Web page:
"Be of good cheer," Jesus said. To a man struggling with a paralysis he said, "Be of good cheer, thy sins are forgiven thee." To the disciples being tossed about on a boiling sea, he said, "Be of good cheer. It is I. Be not afraid." Troubles are nothing new. They were here before you and I made our appearance and they will be here long after we are gone. Jesus had this prescription for people who found themselves in difficult situations.
To people of every age and condition who were facing troubles he said, "Be of good cheer, I have overcome the world." This is not easy. We have a granddaughter who has a serious illness. It's difficult for us to be of good cheer. I don't think Jesus was talking about the ordinary good cheer of a sunny disposition. He wasn't talking about a Pollyanna kind of outlook. This just isn't enough. People work up this kind of good cheer. Christ was talking about the good cheer that comes from God.
What gives life purpose? What keeps us from wandering aimlessly never finding our way beyond a veil of uncertainly? I think our belief and faith in a loving God makes the difference. Faith is the key to confidence. When something goes amiss in our lives it is faith that pulls it back into perspective. This is the anchor in the storm. We can know that whatever else is taken from us, we are still important and still have a purpose in the eyes of God.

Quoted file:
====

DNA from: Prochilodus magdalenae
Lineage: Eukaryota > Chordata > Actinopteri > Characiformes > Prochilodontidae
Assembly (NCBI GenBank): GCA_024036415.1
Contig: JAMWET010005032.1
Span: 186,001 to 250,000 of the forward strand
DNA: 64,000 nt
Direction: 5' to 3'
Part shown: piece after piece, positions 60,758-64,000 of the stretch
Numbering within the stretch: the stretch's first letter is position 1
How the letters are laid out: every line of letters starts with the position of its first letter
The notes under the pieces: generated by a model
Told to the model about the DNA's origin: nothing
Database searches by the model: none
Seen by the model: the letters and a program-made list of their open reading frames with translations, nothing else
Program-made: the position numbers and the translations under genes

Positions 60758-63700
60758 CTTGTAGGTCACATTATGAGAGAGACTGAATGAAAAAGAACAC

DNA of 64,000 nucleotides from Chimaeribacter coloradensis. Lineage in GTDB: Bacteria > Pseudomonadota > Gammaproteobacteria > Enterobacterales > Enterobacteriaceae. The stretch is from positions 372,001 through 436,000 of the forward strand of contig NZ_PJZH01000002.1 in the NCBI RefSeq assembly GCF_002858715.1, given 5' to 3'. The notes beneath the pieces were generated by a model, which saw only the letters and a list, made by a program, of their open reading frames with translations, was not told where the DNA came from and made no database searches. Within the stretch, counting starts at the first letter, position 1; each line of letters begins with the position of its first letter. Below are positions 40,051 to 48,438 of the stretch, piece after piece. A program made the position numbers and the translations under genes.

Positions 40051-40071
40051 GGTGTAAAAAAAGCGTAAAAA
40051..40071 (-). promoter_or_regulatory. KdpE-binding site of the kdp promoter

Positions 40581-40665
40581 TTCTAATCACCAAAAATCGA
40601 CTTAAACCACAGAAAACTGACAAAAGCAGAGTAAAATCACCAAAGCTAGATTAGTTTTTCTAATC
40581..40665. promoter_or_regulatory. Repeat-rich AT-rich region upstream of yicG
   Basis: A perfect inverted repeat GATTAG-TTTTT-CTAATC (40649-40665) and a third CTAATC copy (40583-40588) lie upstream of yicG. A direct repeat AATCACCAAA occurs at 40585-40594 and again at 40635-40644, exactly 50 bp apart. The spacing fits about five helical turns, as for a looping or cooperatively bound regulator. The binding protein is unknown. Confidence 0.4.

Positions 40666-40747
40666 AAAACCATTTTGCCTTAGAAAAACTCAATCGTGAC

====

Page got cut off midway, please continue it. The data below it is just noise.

When things look bleak we have to be able to keep this certainty before us. We have to be able to follow this faith. This is the way we contribute our portion of the triumph of us over ourselves. The paralytic could be cheerful only when he knew his sins were forgiven and who forgave them. The disciples could be cheerful only when they knew who it was walking on the water. We can be cheerful in a deep and satisfying way only when we know that his hand is the one on us.
Who is it who bids us to be of good cheer? Who is it that forgives our sins? Who is it who quiets the stormy seas? Who is it who overcomes the troubles of this world? We believe it is the fellow who walked down hill from Palm Sunday to Good Friday. We believe it is he who then, through the cross and the empty tomb, went to the mountaintop from where he still proclaims his message to those who will listen.
"Be of good cheer. I am here."
This week's question: Matthew 5:3 has Jesus saying, "Blessed are the poor in spirit." What does he say in Luke 6:20? Last week's question: An earthquake at Phillippi eventually led to the release of two Christians from prison there. Who were they? Answer: Paul and Silas (Acts 16:25-27)
(Robert Lind is a retired newspaper editor and publisher. He may be reached at firstname.lastname@example.org.)